For me, April has always been the herald of newness, recalling memories of childhood Easters when there was still a visual litany of delight present in the “Easter parade” at church; where young girls wore crisp white gloves, patent leather shoes and the traditional flowered bonnet, and young boys squirmed under restrictive suit jackets with collars buttoned tight at the neck. Then there was always the tie, a sign of maturity for some and a convenient source of distraction, or disruption, for others.
Buds just beginning on forsythia bushes, Easter lilies near the altar and tulips on the kitchen table were a sign of the season of life, and a reminder that we would soon be visiting the local nursery to buy our annuals for planting in flower beds and boxes, bringing color, and butterflies, to our family backyard.
Dressed in my Easter finery I always felt a little like the butterfly just emerging from my cocoon, transformed from the ordinary to the extraordinary. Even after a long day of family visits and lengthy meals, I almost hated to change out of my new clothes and return to my pre-Easter self. Little did I know the experience would become a lesson of faith for me as I matured.
Somehow it seems that Christ’s Resurrection could not have taken place at any other time of the year but spring, this time of new growth and promise, of miracles and transformations.
During my life, this season of beginnings has often offered consolation and peace in those moments when, especially as a young woman, I was haunted by a great fear of death. To watch the mystery of spring unfold, to experience the beauty of life’s emergence from the cold ground of winter was to hear God’s assurance that ‘there is nothing to fear – all is life, all has its purpose, even death.”
Our Catholic faith reaffirms that death is not the end, teaching that “just as Christ is truly risen from the dead and lives forever, so after death the righteous will live for-ever with the risen Christ and he will raise them up on the last day” (Catechism of the Catholic Church, 989).
But what does it mean to be raised up?
Again, our faith says, “In death, the separation of the soul from the body, the human body decays and the soul goes to meet God, while awaiting its reunion with its glorified body. God, in his almighty power, will definitively grant incorruptible life to our bodies by reuniting them with our souls, through the power of Jesus’ Resurrection” (CCC, 997).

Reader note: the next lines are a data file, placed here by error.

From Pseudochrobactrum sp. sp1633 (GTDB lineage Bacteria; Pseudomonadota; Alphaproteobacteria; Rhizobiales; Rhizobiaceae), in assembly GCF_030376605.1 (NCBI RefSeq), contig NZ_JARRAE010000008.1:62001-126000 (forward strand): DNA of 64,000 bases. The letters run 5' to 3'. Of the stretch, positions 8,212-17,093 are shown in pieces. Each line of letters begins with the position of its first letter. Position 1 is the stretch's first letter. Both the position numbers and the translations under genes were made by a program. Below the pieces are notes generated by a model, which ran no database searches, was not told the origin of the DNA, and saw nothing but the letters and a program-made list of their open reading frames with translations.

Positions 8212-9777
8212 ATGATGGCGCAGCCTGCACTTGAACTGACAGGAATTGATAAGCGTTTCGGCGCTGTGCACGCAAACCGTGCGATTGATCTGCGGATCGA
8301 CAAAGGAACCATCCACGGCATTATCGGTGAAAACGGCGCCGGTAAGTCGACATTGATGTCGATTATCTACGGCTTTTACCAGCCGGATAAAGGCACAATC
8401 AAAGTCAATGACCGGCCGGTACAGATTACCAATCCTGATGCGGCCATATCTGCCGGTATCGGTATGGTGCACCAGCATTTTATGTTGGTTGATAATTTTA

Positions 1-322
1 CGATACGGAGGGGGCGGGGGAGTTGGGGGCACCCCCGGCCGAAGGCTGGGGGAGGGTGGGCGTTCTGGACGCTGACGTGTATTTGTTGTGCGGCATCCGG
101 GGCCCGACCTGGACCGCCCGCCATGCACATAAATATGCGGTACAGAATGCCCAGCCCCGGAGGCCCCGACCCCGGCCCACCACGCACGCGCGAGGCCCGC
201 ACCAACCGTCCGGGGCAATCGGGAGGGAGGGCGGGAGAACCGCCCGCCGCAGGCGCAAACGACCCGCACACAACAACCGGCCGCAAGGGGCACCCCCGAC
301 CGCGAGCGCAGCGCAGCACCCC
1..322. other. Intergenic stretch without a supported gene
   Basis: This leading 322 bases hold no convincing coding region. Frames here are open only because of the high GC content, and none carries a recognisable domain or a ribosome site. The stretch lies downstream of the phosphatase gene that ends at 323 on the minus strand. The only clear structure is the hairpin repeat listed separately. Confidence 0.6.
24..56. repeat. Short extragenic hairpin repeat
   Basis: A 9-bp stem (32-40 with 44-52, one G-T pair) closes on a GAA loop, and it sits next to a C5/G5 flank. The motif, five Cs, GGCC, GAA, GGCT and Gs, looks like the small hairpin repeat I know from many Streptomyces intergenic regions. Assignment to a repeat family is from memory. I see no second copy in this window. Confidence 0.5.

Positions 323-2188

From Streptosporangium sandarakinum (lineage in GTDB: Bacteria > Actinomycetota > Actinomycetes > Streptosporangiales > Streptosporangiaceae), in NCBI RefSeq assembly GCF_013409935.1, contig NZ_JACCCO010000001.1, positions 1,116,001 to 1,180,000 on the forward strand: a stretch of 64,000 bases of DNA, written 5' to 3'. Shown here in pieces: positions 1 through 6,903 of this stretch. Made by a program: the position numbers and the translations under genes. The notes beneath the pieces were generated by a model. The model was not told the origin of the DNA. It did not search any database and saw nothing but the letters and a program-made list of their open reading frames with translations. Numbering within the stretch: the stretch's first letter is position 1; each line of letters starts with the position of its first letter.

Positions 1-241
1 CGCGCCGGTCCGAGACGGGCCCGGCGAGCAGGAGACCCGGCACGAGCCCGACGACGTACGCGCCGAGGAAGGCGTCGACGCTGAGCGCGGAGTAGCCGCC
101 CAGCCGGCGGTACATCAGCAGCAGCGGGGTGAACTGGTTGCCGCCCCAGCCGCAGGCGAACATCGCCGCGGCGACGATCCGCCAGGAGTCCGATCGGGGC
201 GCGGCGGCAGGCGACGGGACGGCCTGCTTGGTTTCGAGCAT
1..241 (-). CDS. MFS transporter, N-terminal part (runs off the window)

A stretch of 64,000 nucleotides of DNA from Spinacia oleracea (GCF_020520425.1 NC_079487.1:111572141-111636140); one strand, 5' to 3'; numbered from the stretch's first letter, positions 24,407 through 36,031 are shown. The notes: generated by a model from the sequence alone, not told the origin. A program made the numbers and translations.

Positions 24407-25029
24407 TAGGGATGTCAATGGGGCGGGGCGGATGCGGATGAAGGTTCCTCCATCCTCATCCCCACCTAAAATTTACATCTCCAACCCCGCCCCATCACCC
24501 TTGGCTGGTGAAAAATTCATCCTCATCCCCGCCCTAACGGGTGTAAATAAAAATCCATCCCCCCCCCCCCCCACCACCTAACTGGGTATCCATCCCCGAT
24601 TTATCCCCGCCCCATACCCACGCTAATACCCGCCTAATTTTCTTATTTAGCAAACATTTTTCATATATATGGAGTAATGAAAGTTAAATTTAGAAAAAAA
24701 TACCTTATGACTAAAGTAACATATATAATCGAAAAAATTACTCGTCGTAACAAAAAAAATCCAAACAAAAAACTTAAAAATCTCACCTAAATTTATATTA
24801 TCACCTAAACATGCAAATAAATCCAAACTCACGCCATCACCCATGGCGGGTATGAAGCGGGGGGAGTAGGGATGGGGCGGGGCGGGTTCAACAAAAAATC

This is the resurrection of the “last day,” an event not bound by time or space and certainly beyond our full human comprehension, but God gives us glimpses of this mystery in the little resurrections of daily life. We only need watch for them, in the same way that we watch for the crocus, the robin, the early morning light which follows the dark of night.
Our Holy Father, Blessed John Paul II, wrote in Novo Millennio Ineunte, “The truth of Christ’s Resurrection is the original fact upon which Christian faith is based, an event set at the center of the mystery of time, prefiguring the last day when Christ will return in glory. We do not know what the new millennium has in store for us, but we are certain that it is safe in the hands of Christ, the ‘King of kings and Lord of lords’” (no. 35).
Safe in the hands of Christ – can any thought be more comforting as we face our uncertain futures, and ultimately, our deaths? Certainly, this is reason enough to celebrate Christ’s Passover, not only on Easter, but on every Sunday, with gratitude and the reassurance of what it means to emerge from the cocoon of human existence to the freedom of resurrected life.
One day my Lord said to me: “Believe me, my daughter, trials are the heaviest for those my father loves the best. It is difficult to accept whatever suffering comes our way … but this is the cost of going where God leads us … into the Garden of Gethsemane and on to Calvary. And only then to Easter morning.” “That You May Have Life,” excerpt based on writings of St. Teresa of Avila